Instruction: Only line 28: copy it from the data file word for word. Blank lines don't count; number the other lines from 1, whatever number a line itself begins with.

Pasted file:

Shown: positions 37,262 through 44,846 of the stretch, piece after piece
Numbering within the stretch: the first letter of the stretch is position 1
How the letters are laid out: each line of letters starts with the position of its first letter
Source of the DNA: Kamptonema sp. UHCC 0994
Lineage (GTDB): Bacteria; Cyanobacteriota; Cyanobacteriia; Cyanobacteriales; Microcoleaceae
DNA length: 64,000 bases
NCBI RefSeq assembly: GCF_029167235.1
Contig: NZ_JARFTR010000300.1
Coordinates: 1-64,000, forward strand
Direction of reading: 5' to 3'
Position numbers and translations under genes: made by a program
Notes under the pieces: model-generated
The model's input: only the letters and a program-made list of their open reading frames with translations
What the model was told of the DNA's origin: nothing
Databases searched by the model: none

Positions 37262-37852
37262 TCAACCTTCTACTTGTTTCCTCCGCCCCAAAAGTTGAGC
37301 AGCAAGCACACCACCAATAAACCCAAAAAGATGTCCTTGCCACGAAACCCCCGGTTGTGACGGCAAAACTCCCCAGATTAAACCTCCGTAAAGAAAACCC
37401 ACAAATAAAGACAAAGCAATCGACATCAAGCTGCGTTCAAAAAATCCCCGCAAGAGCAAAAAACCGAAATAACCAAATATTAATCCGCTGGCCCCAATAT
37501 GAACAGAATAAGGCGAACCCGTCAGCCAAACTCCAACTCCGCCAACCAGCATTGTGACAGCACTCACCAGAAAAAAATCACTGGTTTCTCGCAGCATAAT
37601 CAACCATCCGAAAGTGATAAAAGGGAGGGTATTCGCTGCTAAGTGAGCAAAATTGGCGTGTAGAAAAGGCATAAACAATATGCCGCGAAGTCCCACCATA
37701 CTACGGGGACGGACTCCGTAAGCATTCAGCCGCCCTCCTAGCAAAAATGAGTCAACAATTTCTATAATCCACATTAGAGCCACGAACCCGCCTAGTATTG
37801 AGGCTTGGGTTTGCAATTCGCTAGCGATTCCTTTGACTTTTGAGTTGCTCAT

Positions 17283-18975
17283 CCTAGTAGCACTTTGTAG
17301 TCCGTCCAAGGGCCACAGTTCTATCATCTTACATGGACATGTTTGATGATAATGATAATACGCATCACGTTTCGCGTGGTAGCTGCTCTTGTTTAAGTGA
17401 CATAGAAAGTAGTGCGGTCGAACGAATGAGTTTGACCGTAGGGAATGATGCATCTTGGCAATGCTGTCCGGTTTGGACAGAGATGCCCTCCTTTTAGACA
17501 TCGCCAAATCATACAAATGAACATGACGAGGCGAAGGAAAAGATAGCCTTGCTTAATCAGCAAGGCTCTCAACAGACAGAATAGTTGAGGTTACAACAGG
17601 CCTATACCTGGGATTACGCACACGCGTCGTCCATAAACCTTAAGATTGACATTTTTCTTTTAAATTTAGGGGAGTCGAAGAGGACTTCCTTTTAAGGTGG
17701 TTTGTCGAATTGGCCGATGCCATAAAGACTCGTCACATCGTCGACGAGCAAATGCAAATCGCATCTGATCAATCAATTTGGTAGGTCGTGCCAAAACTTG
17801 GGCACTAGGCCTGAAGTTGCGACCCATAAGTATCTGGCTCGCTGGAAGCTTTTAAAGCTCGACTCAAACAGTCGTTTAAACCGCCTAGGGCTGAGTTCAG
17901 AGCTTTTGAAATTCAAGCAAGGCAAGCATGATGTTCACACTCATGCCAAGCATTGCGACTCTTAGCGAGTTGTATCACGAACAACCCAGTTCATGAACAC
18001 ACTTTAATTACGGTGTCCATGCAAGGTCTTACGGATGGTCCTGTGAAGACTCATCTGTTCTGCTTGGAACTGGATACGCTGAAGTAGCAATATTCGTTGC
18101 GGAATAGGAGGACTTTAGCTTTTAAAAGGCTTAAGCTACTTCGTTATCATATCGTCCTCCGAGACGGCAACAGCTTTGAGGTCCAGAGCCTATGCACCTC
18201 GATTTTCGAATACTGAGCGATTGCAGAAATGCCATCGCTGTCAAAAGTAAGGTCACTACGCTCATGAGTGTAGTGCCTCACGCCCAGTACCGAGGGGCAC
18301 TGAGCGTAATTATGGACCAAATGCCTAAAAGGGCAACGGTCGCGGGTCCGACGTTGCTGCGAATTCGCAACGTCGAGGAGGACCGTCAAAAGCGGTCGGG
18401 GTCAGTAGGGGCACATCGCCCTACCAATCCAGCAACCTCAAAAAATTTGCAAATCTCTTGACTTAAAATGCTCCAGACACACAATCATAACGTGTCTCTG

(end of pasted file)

17501 TCGCCAAATCATACAAATGAACATGACGAGGCGAAGGAAAAGATAGCCTTGCTTAATCAGCAAGGCTCTCAACAGACAGAATAGTTGAGGTTACAACAGG